Gedney can blame the government for its labeling faux pas. The U.S. Department of Agriculture defined the standards for pickles, including the “midget,” a pickle measuring 19 mm or fewer. So Gedney sells jars of midget pickles in some of its product lines.
Not for long.
A Rhode Island mom whose daughter is diagnosed with dwarfism took offense. After the woman blogged about the issue, made a YouTube video and contacted Gedney, the pickle company bit. It’s taking the “midget” label off its future products.
Gedney and other companies are listening closer to consumers who now have the power of social and electronic media to spread their dissatisfaction faster and farther than ever before. It’s like Ralph Nader to the nth power.
Businesses are responding quickly and publicly to criticism gone viral. Hasbro, the maker of Easy-Bake ovens, introduced “gender neutral” colors instead of only manufacturing pink and purple ovens after an online campaign about the issue. The change was prompted after a 13-year-old New Jersey girl took the company to task on behalf of her younger brother.
This power of the people is a great thing, especially if speaking up will right clear-cut wrongs.
Sometimes, however, situations are not so clear cut. The Gedney label wasn’t an intentional slight and probably wouldn’t be offensive to most people. The midget label was all about naming the pickles as defined by the USDA. But it’s enlightening to think a top executive listened and said yes, we can drop that term from the label because it needlessly offends some people.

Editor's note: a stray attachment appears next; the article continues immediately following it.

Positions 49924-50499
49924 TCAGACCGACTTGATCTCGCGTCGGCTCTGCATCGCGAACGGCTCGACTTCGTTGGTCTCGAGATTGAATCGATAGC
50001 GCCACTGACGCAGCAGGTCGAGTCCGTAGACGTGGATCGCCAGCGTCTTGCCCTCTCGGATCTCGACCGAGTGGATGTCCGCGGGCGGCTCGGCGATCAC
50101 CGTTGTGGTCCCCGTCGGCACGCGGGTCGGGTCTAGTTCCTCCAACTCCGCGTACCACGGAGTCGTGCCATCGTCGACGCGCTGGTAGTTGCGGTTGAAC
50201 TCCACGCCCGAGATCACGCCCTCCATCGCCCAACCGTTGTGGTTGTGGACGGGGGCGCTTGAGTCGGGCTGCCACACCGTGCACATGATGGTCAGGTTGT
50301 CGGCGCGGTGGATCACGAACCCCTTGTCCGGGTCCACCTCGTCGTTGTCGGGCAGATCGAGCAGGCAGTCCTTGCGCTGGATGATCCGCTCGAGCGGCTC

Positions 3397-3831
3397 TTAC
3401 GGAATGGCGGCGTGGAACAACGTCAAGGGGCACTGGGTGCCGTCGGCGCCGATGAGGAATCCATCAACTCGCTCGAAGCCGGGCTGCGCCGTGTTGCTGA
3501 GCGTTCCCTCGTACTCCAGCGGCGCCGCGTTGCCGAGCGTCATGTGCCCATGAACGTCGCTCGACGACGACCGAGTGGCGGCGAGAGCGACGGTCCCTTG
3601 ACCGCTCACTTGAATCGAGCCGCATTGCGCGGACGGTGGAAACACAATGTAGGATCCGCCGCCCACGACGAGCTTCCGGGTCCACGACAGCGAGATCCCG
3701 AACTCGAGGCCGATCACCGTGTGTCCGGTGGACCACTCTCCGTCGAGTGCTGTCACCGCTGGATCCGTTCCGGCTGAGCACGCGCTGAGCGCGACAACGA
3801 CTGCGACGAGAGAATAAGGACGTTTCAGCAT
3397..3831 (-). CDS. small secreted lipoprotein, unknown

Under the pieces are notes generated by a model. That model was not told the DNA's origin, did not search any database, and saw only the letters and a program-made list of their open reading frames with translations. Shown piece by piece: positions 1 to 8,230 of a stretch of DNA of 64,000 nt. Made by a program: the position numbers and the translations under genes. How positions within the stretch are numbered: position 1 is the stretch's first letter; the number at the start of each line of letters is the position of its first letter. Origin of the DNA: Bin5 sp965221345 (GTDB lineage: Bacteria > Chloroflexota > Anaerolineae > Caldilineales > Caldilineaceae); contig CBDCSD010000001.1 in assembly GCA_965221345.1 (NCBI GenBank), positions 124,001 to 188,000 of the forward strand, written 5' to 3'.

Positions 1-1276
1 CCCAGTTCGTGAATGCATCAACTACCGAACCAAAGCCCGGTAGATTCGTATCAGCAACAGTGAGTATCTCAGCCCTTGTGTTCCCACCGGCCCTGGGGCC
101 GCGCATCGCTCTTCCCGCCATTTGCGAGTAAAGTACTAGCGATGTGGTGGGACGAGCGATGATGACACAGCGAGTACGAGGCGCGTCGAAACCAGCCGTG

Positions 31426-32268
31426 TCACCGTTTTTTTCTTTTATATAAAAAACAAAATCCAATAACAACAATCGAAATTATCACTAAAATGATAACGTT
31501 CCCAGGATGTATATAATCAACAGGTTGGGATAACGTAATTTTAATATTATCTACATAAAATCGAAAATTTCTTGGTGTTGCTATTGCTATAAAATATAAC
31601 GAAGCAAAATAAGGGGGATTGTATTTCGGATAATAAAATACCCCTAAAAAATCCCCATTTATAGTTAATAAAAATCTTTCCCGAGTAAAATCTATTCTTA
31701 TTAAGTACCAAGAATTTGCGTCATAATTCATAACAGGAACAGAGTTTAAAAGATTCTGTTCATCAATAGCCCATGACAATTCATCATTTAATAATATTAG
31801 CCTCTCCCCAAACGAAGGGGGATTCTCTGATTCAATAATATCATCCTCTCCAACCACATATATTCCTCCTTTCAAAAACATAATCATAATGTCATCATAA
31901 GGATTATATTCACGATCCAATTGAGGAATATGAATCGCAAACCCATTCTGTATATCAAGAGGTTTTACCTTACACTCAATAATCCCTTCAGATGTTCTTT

Here’s the thing, though. In Minnesota, Gedney labels those same pickles as “baby” dills. Are parents of little babies next in line to attack Gedney? “Baby” isn’t usually seen as a derogatory term as “midget” is, but when should businesses just ignore complaints, especially when they spread like crazy on the Web?
Clearly consumers shouldn’t lose their heads and abuse their own power if they want to retain credibility. After all, there are lots of labels and brands that could be overanalyzed as being unfair or harmful. Senior citizens could accuse Old Navy of ageism and demand it change the store’s name to “Gracefully Mature Navy.” Or feminists might demand they have equal rights when it comes to recliners and campaign that La-Z-Boy also produce “La-Z-Girl” products....
It’s up to consumers to be sensible about what to be offended by ... and companies to be open-minded and consider legitimate concerns.
The Free Press, Mankato, Minn.